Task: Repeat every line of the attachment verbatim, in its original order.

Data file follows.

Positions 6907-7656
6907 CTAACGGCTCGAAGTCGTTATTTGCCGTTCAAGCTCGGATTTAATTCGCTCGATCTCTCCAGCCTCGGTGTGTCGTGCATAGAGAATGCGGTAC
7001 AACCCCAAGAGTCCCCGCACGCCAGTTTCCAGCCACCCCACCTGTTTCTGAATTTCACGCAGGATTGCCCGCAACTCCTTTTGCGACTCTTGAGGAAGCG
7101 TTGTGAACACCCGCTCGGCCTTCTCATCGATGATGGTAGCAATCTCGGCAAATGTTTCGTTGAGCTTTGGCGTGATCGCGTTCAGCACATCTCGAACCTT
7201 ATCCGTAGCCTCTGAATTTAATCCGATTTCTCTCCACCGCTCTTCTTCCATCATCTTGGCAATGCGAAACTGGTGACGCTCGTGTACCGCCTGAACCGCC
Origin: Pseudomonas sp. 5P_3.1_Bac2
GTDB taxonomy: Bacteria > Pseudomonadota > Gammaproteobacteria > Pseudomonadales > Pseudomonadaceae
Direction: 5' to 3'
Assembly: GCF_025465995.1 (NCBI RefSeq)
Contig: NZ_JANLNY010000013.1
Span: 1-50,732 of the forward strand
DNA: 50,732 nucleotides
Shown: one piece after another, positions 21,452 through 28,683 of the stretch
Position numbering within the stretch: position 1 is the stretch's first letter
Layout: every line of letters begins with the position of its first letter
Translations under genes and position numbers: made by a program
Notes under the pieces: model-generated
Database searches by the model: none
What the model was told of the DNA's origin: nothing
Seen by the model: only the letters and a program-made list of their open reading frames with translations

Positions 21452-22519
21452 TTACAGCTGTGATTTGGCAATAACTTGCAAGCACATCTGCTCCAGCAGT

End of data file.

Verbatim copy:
Positions 6907-7656
6907 CTAACGGCTCGAAGTCGTTATTTGCCGTTCAAGCTCGGATTTAATTCGCTCGATCTCTCCAGCCTCGGTGTGTCGTGCATAGAGAATGCGGTAC
7001 AACCCCAAGAGTCCCCGCACGCCAGTTTCCAGCCACCCCACCTGTTTCTGAATTTCACGCAGGATTGCCCGCAACTCCTTTTGCGACTCTTGAGGAAGCG
7101 TTGTGAACACCCGCTCGGCCTTCTCATCGATGATGGTAGCAATCTCGGCAAATGTTTCGTTGAGCTTTGGCGTGATCGCGTTCAGCACATCTCGAACCTT
7201 ATCCGTAGCCTCTGAATTTAATCCGATTTCTCTCCACCGCTCTTCTTCCATCATCTTGGCAATGCGAAACTGGTGACGCTCGTGTACCGCCTGAACCGCC
Origin: Pseudomonas sp. 5P_3.1_Bac2
GTDB taxonomy: Bacteria > Pseudomonadota > Gammaproteobacteria > Pseudomonadales > Pseudomonadaceae
Direction: 5' to 3'
Assembly: GCF_025465995.1 (NCBI RefSeq)
Contig: NZ_JANLNY010000013.1
Span: 1-50,732 of the forward strand
DNA: 50,732 nucleotides
Shown: one piece after another, positions 21,452 through 28,683 of the stretch
Position numbering within the stretch: position 1 is the stretch's first letter
Layout: every line of letters begins with the position of its first letter
Translations under genes and position numbers: made by a program
Notes under the pieces: model-generated
Database searches by the model: none
What the model was told of the DNA's origin: nothing
Seen by the model: only the letters and a program-made list of their open reading frames with translations

Positions 21452-22519
21452 TTACAGCTGTGATTTGGCAATAACTTGCAAGCACATCTGCTCCAGCAGT